You can create a CHS based on a customer’s participation in your surveys, purchase rate, amount of money spent on your brand, customer support team interactions, license level for a product (as applicable), and product usage rate.

You can also use CHS to determine when your customers might be ready for a product or service upgrade. Healthy customers are happier, a clear sign you’re meeting their expectations.

Customer churn rate

Unlike CHS, which measures prospective churning, the Customer Churn Rate, or CCR, gauges the actual churn. That’s why it’s referred to as the attrition rate.

You can apply CCR over specific periods, such as last month or the third quarter of 2022, to determine how many subscribers canceled or customers dropped out of the sales funnel.

A high churn rate hurts customer retention and revenue, pushing businesses toward the brink of extinction. Your eCommerce business should aspire for a low churn rate of 3-7%.

Customer satisfaction score

Image courtesy of MonkeyLearn

Pay attention to the Customer Satisfaction Score or CSAT. This metric tells you how satisfied your audience is with your products and services. CSAT is represented as a percentage, with a score near zero being very poor, and a score near 100 being excellent.

Survey your audience, asking about their overall satisfaction with their latest purchase. Ask them to rate the purchase on a scale of 1 to 5, with 1 meaning they’re very unhappy, 2 meaning they’re unhappy, 3 being neutral, 4 meaning they’re satisfied, and 5 very satisfied.

Count the number of 4s and 5s you received. Divide it by the overall responses, then multiply that number by 100 for a CSAT percentage.

Customer effort score

You can also learn about customer expectations through the Customer Effort Score or CES. This KPI focuses on the customer service experience.

To understand your CES, survey people who most recently contacted your customer support. Send them a brief questionnaire asking them to choose a score between 1 and 7 to represent their level of satisfaction. Scores between 1 and 3 represent the unhappiest customers, while scores between 5 and 7 are very satisfied.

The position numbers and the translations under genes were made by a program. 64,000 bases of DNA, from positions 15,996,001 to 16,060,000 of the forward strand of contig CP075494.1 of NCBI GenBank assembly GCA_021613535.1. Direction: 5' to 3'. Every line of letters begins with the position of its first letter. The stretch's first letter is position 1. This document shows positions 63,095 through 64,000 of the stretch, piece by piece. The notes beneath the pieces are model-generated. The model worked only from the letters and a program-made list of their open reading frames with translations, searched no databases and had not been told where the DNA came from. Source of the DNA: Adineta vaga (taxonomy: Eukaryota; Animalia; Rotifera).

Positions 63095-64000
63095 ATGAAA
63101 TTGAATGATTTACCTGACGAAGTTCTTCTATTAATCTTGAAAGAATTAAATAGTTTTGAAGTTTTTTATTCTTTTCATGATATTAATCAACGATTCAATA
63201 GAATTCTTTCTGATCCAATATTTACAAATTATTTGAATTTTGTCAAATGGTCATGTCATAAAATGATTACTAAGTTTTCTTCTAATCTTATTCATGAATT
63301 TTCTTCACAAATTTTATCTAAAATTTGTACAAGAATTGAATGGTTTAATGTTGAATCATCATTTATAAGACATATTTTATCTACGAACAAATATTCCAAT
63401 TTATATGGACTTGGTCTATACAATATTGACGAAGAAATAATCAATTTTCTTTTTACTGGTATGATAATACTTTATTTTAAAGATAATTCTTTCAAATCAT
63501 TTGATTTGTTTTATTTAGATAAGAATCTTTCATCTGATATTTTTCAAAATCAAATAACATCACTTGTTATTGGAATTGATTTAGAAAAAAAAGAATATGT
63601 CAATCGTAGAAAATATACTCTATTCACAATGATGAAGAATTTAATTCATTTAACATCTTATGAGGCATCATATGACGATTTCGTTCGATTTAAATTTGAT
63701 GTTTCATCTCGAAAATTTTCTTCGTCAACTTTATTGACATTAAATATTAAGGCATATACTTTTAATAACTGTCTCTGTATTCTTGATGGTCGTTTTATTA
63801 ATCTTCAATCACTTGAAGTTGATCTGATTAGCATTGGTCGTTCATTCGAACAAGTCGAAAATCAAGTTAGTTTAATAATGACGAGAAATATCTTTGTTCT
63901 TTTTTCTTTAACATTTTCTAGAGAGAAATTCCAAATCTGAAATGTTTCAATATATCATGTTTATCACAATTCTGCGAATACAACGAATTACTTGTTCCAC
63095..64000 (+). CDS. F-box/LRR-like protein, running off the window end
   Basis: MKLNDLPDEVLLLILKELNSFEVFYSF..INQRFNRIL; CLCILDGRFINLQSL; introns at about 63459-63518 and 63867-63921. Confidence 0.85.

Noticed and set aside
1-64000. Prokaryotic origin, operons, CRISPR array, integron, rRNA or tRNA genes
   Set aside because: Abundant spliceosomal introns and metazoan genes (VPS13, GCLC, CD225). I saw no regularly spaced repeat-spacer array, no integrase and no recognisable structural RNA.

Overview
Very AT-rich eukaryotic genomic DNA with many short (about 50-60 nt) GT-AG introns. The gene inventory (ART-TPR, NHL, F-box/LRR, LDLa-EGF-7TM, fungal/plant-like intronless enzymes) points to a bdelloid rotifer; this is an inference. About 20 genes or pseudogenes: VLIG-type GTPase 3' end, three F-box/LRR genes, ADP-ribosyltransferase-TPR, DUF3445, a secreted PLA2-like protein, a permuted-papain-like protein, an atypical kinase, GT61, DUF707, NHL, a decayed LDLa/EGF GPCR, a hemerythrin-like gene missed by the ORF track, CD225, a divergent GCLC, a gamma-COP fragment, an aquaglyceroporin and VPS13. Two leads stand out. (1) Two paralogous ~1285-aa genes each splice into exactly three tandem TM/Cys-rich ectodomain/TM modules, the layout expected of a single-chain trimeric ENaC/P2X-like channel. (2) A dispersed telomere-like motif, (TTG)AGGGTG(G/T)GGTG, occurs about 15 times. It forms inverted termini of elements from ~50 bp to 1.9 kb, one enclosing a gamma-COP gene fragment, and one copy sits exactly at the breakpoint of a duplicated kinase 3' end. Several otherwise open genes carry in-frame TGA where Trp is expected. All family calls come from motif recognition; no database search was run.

The higher the CES scores, the better is your eCommerce customer service.

Read also: 19 eCommerce Best Practices to Win Customer Confidence

11 Strategies to Surpass Your Customer’s Expectations in eCommerce

Are you ready for better customer loyalty and an experience your audience can’t stop talking about? Here are 11 areas to focus on.

1. Ask for feedback

You can’t begin generating customer satisfaction metrics like NPS and CSAT without surveying your eCommerce customers. Surveys are a great way to learn about your audience’s struggles, interests, pain points, and behaviors to gauge where and what they might do next.

However, obtaining honest customer feedback is not a one-time deal. You should survey your audience several times per year to stay current on their needs and meet them every step of the way.

2. Study what your competitors are doing

Does your competition outperform you? It’s time to determine what they’re doing that you aren’t or which areas you should double down on.

Review their website and social media presence. Pretend you’re shopping on their website, or perhaps buy something small. How was the online shopping experience? Did you find it difficult or straightforward?

How long did it take for your order to arrive? What was the product or service quality like? Similar to what was advertised? Read reviews to gauge what your competitor’s audience enjoys about their services or products and what they don’t like.

Then, use the information you gathered to improve your customer satisfaction, product/service quality, and other areas of your business to be able to delight your audience.

3. Prioritize honesty

Transparency is key in building and maintaining trust. Don’t hide your prices, don’t pretend you don’t charge extra fees when you do, and be upfront about your cancellation and return policies.

This is the less glamorous side of selling a product or service but is just as important as discussing benefits or features.

Another way to promote transparency among your customers is by building a knowledge base full of articles, videos, FAQs, and other information. Community forums help your customers connect and share feedback among themselves.